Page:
At times, it seems as if we prefer to deceive ourselves. Wikipedia has an page called “List of common misconceptions” that includes hundreds of widely-held but false beliefs. Yes, I know it’s Wikipedia, but take a look at the bottom of the webpage and you’ll notice around 385 credible sources cited.

For instance, did you know that Thomas Edison didn’t invent the lightbulb? Or that sugar does not in fact make kids hyperactive? There are plenty of examples of beliefs that we simply assume to be accurate, but on occasion, it’s a good idea to reassess what we think we know.

For many of us, it’s time to reexamine what we think we know about hearing aids. Most myths and misconceptions about hearing aids are based on the problems associated with the antiquated analog hearing aid models. But since the majority of hearing aids are now digital, those concerns are a thing of the past.

So how up-to-date is your hearing aid knowledge? Read below to see if any of the top 5 myths are preventing you or someone you know from purchasing a hearing aid.

The Top 5 Myths About Hearing Aids

Myth # 1: Hearing aids are not effective because some people have had bad experiences.

Reality: First of all, hearing aids have been proven to be effective. A study reported in the Journal of the American Medical Association comparing the performance of three popular styles of hearing aids concluded that:

Each [hearing aid] circuit markedly improved speech recognition, with greater improvement observed for soft and conversationally loud speech….All 3 circuits significantly reduced the frequency of problems encountered in verbal communication….Each circuit provided significant benefit in quiet and noisy listening situations.

Moreover, since the publishing of this investigation, hearing aid technology has continued to improve. So the question is not whether hearing aids perform well — the question is whether you have the right hearing aid for your hearing loss, professionally programmed according to your preferences by a skilled professional.

Negative experiences are likely the result of purchasing the wrong hearing aid, buying hearing aids online, contacting the wrong individual, or not having the hearing aids personalized and professionally programmed.

Myth # 2: Hearing aids are big, bulky, and unattractive.

Reality: This one is particularly easy to disprove. Just perform a quick Google image search for “attractive hearing aid designs” and you’ll discover several examples of sleek and colorful models from several manufacturers.

Additionally, “completely-in-the-canal” (CIC) hearing aids are available that are nearly or completely invisible when worn. The newer, stylish designs, however, persuade some patients to choose the slightly larger hearing aid models to display the technology.

Myth # 3: Hearing aids are too expensive.

Reality: Presently, some flat screen television sets with ultra-high definition curved glass retail for $8,000 or more. But this doesn’t make us say that “all TVs are too expensive.”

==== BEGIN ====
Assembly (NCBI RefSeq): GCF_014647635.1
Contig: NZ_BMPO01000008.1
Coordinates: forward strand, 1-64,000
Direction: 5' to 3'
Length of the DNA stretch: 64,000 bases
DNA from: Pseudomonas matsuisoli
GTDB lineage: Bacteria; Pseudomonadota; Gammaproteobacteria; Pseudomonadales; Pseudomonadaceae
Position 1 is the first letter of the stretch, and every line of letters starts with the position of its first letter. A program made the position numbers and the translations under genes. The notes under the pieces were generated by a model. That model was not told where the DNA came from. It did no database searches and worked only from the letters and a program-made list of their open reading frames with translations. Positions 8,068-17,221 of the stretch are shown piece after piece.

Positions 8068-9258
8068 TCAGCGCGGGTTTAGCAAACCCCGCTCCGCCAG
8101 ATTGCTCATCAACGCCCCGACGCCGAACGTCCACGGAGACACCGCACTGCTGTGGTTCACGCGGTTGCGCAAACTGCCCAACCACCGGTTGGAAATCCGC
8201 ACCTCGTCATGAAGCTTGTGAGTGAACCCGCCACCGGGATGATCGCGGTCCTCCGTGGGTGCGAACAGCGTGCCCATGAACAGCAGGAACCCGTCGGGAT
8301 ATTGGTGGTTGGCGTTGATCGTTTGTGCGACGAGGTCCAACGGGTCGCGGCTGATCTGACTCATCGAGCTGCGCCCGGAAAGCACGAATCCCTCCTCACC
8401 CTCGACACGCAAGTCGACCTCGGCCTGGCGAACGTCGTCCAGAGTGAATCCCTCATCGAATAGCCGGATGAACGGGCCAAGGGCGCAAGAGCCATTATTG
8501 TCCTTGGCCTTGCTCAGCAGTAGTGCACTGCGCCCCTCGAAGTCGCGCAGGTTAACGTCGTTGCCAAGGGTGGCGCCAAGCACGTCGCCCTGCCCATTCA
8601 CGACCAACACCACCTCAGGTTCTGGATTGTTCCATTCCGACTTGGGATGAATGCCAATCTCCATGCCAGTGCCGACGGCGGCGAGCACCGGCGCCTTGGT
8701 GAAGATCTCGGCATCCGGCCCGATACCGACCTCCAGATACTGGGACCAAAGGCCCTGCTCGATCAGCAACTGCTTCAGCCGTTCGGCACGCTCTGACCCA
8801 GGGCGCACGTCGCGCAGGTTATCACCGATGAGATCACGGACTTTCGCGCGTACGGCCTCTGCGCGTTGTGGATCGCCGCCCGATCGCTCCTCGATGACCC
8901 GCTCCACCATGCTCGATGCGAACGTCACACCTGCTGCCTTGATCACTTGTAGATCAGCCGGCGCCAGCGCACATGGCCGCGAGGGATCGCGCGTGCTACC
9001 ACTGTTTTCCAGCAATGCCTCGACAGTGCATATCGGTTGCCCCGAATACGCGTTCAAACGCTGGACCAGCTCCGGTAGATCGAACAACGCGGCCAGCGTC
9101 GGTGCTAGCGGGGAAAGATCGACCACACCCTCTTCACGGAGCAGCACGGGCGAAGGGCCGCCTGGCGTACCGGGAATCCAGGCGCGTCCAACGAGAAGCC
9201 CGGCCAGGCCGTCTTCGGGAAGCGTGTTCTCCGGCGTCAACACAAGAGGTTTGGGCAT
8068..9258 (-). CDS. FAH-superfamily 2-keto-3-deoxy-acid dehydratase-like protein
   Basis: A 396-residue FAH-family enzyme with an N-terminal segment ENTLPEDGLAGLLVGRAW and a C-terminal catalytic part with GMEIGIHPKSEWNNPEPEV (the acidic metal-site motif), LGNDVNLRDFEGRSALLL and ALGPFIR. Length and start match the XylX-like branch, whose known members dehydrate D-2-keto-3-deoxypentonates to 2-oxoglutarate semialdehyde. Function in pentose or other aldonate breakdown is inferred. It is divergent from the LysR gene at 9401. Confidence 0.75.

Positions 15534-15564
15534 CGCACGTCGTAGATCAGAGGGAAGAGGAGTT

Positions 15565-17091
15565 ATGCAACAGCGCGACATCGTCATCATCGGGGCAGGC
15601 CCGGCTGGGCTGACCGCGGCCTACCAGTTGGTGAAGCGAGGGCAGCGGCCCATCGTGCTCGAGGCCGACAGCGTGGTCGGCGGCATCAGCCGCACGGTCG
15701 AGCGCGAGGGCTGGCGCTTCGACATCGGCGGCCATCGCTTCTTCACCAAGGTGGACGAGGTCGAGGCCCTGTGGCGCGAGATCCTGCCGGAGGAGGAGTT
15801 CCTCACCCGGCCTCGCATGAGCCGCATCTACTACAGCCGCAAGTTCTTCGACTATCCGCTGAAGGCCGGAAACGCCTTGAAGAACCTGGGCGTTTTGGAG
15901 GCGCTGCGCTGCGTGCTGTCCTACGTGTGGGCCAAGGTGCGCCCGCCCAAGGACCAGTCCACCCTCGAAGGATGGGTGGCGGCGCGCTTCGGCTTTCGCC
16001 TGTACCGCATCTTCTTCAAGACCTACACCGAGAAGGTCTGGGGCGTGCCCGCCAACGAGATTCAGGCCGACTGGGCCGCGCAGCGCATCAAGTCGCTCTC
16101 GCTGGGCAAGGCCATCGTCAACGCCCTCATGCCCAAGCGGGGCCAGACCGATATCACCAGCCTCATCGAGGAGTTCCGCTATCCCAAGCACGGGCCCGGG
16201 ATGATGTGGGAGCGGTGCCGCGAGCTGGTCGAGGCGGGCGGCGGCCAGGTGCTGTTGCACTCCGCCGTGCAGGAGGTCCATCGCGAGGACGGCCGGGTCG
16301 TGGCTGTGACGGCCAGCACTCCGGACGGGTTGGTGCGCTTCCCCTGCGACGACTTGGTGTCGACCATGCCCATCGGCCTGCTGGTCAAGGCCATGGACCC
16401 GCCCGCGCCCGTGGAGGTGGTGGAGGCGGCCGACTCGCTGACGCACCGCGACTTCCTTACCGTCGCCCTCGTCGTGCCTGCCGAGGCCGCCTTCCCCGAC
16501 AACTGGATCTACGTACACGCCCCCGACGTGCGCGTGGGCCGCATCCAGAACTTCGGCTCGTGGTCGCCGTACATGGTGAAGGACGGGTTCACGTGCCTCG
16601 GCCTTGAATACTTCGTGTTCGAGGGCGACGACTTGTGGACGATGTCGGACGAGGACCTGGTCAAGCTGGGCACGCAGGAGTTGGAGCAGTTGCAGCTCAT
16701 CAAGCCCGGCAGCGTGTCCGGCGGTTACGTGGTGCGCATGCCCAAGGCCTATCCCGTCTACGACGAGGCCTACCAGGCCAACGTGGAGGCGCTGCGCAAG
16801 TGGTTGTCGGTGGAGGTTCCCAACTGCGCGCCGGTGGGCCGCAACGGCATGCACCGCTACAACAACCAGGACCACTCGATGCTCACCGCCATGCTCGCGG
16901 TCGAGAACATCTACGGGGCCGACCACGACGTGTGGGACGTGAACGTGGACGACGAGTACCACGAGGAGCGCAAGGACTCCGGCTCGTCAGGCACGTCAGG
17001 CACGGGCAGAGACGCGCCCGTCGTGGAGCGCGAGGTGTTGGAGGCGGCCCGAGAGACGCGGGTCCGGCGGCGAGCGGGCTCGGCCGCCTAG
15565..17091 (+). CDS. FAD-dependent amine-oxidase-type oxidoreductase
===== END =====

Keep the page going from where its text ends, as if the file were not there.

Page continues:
Just like television sets, hearing aids vary in cost depending on performance and features. While you may not want — or need — the top of the line hearing aids, you can more than likely find a pair that suits your needs, preferences, and finances. Also be mindful that, as is the scenario with all consumer electronics, hearing aids are becoming more affordable each year, and that the value of better hearing and a better life is almost always well worth the expense.

Myth # 4: You can save time and money buying hearing aids online.

Reality: Remember myth # 1 that alleged that hearing aids are not effective? Well, it was very likely created by this myth. Like we stated before, hearing aids have been proven to be effective, but the one caution to that statement has always been that hearing aids have to be programmed by a professional to ensure performance.

You wouldn’t dare buy a pair of prescription glasses on the web without contacting your eye doctor because your glasses need to be customized according to the unique characteristics of your vision loss. Buying hearing aids is no different.

Sure, visiting a hearing specialist is more costly, but think of what you get for the price: you can be certain that you get the right hearing aid with the right fitting and settings, in addition to follow-up care, adjustments, cleanings, instructions, repair services, and more. It’s well worth it.

Myth # 5: Hearing aids are uncomfortable and complicated to operate.

Reality: If this relates to analog hearing aids, then yes, it is generally true. The thing is, practically all hearing aids are now digital.

Digital hearing aids dynamically process sound with a tiny computer chip so that you don’t have to be concerned about manual adjustments; in addition, some digital hearing aids can even be controlled through your smartphone. The bottom line: digital hearing aids are being produced with maximum ease-of-use in mind.

Your hearing specialist can also establish a custom mold for your hearing aids, providing a comfortable and ideal fit. While a one-size-fits all hearing aid will very likely be uncomfortable, a custom-fit hearing aid conforms to the shape of your ear.